Today we are getting into a grey zone when it comes to money, mixing family and finances. I call it a grey zone because even though you might have a very strong opinion on the subject from a distance (and that’s OK because most people usually do) you can’t really decide how to handle it until your family asks for money.
If your brother called you tomorrow and asked to borrow $100 would you lend it to him? What if it was $1,000? Now what if it was your grandmother? I’m not psychic, but I can almost guarantee that your answer for each of those questions was different. See…grey zone.
When your family asks for money it’s hard to answer yes or no up front. You will probably have an initial reaction which will be “hell no” or “yes of course”, but before you commit to lending money think about what you’re getting in to.
The best way to do that is to weigh the pros and cons. If your scale tips to the yes side of the equation then keep the following things in mind.
Here are four things you need to do when your family asks for money:
Get the terms in writing
A written agreement is the best thing you can do when your family asks for money. It clearly states the terms of the loan and it sets expectations from the get go. I suggest a regular payment schedule as well as a final due date. The due date should be an actual calendar date, not “when I get my tax refund.”
What happens if your family member doesn’t get a tax refund? You won’t get your money back, that’s what. The more specific you can be about the repayment dates and dollar amounts as well as recourse if the loan is not repaid in full can all be very helpful.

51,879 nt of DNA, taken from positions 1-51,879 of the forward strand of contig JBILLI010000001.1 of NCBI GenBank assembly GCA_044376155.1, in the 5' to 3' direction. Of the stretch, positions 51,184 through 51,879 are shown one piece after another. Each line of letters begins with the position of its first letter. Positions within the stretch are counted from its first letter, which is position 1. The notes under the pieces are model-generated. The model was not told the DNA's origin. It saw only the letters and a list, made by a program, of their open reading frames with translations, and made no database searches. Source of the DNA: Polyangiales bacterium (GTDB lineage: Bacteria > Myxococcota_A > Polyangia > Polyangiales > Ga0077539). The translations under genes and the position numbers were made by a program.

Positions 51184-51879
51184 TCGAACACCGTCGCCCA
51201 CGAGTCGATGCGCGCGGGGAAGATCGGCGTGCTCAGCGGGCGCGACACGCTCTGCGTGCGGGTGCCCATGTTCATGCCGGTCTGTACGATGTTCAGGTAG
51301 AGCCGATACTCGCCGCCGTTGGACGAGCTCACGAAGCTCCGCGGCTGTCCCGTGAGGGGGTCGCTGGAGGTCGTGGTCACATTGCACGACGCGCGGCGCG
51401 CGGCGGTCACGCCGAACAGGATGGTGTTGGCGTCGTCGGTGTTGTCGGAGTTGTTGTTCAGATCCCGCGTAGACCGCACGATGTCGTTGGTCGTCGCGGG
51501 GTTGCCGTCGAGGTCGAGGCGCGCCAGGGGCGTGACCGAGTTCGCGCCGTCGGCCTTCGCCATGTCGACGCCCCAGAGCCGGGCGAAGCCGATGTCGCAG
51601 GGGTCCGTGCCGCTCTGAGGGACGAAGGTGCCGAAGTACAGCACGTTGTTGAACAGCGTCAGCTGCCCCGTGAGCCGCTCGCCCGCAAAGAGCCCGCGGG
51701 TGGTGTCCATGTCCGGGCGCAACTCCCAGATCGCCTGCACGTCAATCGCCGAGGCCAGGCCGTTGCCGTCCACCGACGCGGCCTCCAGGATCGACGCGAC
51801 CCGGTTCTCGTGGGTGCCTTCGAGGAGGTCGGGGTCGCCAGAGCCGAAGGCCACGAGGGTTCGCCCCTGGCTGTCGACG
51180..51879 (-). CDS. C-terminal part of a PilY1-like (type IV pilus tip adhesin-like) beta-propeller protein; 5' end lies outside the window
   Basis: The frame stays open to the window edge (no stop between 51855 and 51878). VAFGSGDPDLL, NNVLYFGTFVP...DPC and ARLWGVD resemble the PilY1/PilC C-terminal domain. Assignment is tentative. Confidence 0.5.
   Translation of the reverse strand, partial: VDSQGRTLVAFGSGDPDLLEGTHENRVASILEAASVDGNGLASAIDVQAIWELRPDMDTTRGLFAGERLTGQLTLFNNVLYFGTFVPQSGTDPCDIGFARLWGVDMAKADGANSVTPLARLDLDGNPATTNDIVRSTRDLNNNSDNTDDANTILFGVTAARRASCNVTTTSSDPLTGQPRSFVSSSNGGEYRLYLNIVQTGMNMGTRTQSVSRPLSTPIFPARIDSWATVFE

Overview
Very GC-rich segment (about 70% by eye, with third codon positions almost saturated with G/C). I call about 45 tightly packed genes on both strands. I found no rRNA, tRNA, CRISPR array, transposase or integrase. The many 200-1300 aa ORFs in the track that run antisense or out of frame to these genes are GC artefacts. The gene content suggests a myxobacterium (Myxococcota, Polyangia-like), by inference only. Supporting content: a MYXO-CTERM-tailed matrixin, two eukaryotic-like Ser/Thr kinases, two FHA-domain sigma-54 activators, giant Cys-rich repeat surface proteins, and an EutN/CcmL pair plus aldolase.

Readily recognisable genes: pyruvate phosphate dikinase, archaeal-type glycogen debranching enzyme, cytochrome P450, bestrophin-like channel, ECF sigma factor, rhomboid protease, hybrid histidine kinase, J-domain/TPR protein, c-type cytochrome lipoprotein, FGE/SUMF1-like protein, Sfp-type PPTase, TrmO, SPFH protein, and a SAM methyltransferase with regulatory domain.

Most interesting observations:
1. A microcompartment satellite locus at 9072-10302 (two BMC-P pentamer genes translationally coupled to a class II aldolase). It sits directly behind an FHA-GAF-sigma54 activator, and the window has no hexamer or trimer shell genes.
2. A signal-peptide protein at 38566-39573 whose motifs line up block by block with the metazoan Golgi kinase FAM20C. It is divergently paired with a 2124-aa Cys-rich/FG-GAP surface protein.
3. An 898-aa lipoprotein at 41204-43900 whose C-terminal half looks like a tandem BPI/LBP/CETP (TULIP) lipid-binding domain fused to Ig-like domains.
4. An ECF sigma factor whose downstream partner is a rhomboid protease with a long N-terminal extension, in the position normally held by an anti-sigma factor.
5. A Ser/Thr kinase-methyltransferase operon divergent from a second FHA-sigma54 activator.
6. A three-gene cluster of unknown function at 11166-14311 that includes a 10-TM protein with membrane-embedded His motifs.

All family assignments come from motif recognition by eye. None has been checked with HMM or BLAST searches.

This may seem silly at first, but just think about it for a minute. If you have something they want and are holding it until the loan is repaid in full the odds are they will repay the loan as quickly as possible because they want their personal item back. This strategy only works if you take something they absolutely love and can’t live without.
The other side of the coin is if your family member has an item of value they can pawn it or sell it for money instead of borrowing from you. But once again we’re talking about family and it’s hard to say no to family, right?
Expect not to be repaid
It’s sad to say, but family members take advantage of family members. We are more likely to repay a stranger at a bank than we are our own flesh and blood. Why is that? The fiscal answer is because the bank can lower our credit score and ruin our financial well being, our grandmother cannot.
Don’t be afraid to take action
If you really want your money back, and are prepared to possibly ruin your family relationship, you can take action against an unpaid loan. You can file a claim and go see Judge Marilyn Milian in The People’s Court. However taking legal action against a family member, even though it may be necessary, can definitely put a damper on the next Thanksgiving and Christmas dinners.
That’s why it may be best to not expect to be repaid, or just say no and don’t lend out cash when your family asks for money.